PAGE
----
Previous state class size maximums:
- Kindergarten: 18
- Kindergarten with full-time paraprofessional: 20
- Grades 1-3, no parapro: 21
- Grades 1-3 with a full-time parapro: 21
- Grades 4-5, English, math, science, social studies: 28
- Grades 6-8, English, math, science, social studies: 28
- Fine arts K-3: 33
- Fine arts and foreign language instructional programs, grades 6-8: 33
- Grades 9-12, English, math, social studies, science, foreign language: 32
- All other subjects grades 9-12: 35
- Vocational labs: 28
- Remedial, grades 6-12, no parapro: 18
- Remedial, grades 6-12, with a full-time parapro: 24
Source: Georgia Department of Education
A drastic reduction in state funding has local school officials looking at ways to save while still providing a quality education for students.
The Dawson County Board of Education tentatively approved its 2010-11 budget last week.
The $34.6 million spending plan is about 4.5 percent, or $1.63 million, less than the board budgeted for the previous school year.
Much of the difference is due to drastic reductions in state austerity funding cuts, more than $2 million. The school system also saw a $2.5 million state reduction last year.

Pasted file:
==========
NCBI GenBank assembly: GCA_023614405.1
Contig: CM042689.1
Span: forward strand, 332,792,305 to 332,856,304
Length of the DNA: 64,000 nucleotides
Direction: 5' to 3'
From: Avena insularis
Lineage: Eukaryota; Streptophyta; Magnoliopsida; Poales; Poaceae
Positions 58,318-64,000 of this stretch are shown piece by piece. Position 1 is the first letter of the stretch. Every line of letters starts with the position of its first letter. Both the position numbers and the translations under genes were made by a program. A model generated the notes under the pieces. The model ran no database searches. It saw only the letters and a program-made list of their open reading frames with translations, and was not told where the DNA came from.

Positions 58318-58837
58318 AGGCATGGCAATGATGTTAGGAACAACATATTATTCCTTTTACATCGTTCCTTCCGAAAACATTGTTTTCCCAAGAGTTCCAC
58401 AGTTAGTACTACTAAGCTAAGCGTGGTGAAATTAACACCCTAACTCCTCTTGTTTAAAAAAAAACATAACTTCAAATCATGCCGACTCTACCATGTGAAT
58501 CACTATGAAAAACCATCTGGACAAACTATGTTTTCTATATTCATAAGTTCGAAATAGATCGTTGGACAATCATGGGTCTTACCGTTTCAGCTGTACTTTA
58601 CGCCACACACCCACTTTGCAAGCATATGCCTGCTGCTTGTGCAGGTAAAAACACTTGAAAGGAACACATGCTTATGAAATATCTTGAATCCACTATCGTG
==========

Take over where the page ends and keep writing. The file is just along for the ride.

The system has also seen about a 4 percent decrease in local tax revenue.
Superintendent Keith Porter said increasing class sizes is one way to compensate for funding losses.
If revenues continue to drop, the board could consider staff work schedule reductions, reducing the number of days students go to school and increasing the millage rate would be last resorts according to the board’s list of options.
The board approved a resolution Monday to increase class sizes, following the state board of education’s recent decision to remove such limitations.
Raising the size of classes will be a savings to the system, Porter said.
“We are going to be able to open the new Riverview Elementary School with fewer elementary school teachers than we had last year,” he said.
Assistant Superintendent Rick Brown said Monday night that class sizes will not increase drastically. Some may see no increase at all.
“Don’t panic,” Brown said. “We’ve asked our administrators to keep it basically the same as they’ve been doing.”
Under the new guidelines, kindergarten through third-grade classes can have a maximum of 25 students.
Fourth and fifth grade can have a maximum of 32 students per class.
Sixth through 12th grades are capped at 35 students in regular education classes, like English, math, science and social studies.
There are school systems that have gone to more than 40 students in each class, Brown said.
“We never reached 35 in any of them,” he said. “We may have 31, maybe 32. We’ve asked our leadership to try and keep it within what we’ve been working with.”
The budget also includes five to six furlough days for employees, depending on positions held.